Franklin Resources - Why It Is Now Only A Third Pick In The Industry

| About: Franklin Resources (BEN)

Summary

In my previous article, I wrote that right now I really like AMP in the battered asset management sector.

I have written several articles before saying that BEN is another great option. Right now, as I prefer AMP, I would like to share my analysis.

BEN is a dividend aristocrat in a complicated situation, but I think it will cope with it.

Introduction

In my previous article, I stated that right now when I compare Franklin Resources (NYSE:BEN), Ameriprise Financial (NYSE:AMP), and T. Rowe (NASDAQ:TROW), AMP is my favorite choice. I explained why l believe in its growth opportunities, and how it can grow its revenue, earnings and dividends. BEN is another leading asset management company, and also a dividend aristocrat that has rewarded shareholders for decades with buybacks and dividends.

I used to prefer BEN over AMP, but over the past year, there was a fundamental change in this pair of stocks. While both of them suffered from a decline in share prices, BEN also suffered from a steep decline in EPS. At the same time, AMP managed to maintain and grow its EPS. Therefore, the P/E ratio of AMP declined sharply, and made its valuation more attractive.

AMP PE Ratio (<a href=

AMP PE Ratio (TTM) data by YCharts

Franklin Resources is a major American global investment firm. Today, the company is one of the world's largest asset management groups with over $700 billion in assets under management (AUM) on behalf of over 25 million private, professional and institutional investors. The company holds several successful funds and a very well-known brand.

Fundamentals

That is probably one of the greatest problems BEN is suffering from. When I look at its fundamentals, I see a decline in almost every major metric. This is the major difference between BEN and AMP. AMP managed to maintain flat EPS in 2015 with its massive shares buybacks. BEN is also buying its own shares, but it wasn't enough to offset the decline in the income.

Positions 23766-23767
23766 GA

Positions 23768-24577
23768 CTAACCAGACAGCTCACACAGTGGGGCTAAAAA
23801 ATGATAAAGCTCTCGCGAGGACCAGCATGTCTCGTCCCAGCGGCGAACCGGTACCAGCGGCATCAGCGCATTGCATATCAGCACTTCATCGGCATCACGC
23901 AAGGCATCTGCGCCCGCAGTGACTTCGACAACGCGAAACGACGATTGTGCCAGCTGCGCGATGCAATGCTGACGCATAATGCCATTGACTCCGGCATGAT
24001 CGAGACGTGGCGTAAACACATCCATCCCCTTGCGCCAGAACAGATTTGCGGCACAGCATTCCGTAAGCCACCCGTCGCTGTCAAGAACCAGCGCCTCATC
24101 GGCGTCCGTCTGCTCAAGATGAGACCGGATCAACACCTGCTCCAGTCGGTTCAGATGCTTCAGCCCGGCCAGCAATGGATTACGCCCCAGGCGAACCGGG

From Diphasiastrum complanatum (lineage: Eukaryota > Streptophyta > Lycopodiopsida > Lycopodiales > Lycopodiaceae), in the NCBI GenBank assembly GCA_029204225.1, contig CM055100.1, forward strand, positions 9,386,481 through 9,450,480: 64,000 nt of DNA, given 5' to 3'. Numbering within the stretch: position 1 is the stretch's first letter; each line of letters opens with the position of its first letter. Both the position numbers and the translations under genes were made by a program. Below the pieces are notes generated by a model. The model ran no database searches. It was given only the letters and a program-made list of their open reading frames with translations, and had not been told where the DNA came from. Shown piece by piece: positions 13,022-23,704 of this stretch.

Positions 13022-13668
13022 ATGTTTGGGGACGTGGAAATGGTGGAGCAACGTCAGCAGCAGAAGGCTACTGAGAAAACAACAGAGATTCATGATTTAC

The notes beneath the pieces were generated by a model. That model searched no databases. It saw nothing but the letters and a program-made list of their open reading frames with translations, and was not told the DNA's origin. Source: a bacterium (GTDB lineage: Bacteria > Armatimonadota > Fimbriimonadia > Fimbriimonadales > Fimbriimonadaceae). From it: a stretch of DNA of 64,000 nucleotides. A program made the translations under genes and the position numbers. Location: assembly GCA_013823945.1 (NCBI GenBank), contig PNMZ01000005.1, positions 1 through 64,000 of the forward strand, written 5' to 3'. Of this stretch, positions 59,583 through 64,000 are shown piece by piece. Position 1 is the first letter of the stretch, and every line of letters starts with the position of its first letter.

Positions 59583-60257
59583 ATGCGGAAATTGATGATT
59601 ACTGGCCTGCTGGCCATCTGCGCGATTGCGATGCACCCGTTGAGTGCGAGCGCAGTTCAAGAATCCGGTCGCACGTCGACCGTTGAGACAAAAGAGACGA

For BEN's income is down and so is the revenue. Luckily for the company, it doesn't need a lot of capital to operate, so it can easily maintain its dividend and buybacks even when the top and bottom line are declining.

However, as the company can cope with it for the short term, the long term is less certain. FCF is also declining due to the revenue decline, but it is higher than the income, so again the company has more than enough cash flow to support its operations and reward shareholders. The decline in EPS is forecasted to continue in 2016, and it might push the EPS closer to its 2011 mark of $2.87.

The dividend as I mentioned above is extremely safe, as BEN only distributes a small fraction of its earnings to its shareholders. The company is also paying a big special dividend every now and then, but the regular dividend is easily covered by earnings, even after the latest decline. The yield and the payout ratio grew due to the decline of the share price and the EPS. Yet, with a payout ratio that is lower than 40% after the drop, BEN offers investors a very safe 2% dividend yield.

BEN Dividend Chart

BEN Dividend data by YCharts

The company is taking advantage of the steep decline in the price of its shares by accelerating the pace of its buybacks. Over the past year, the share count declined by over 4%. This is a smart use of the capital, as it takes advantage of the low valuation and, unlike dividends, it can be slowed down in the future if the share price recovers or the fundamentals weaken to a point where cash is needed elsewhere.

Valuation

The valuation is the major problem with BEN in my opinion. I don't mind buying stocks when "there is blood in the streets", and they suffer from a temporary weakness. I did so with several stocks in my portfolio. However, the valuation of the stocks should reflect their current weakness. There is no point in buying a company going through hardships if you cannot take advantage of the situation and have some margin of safety.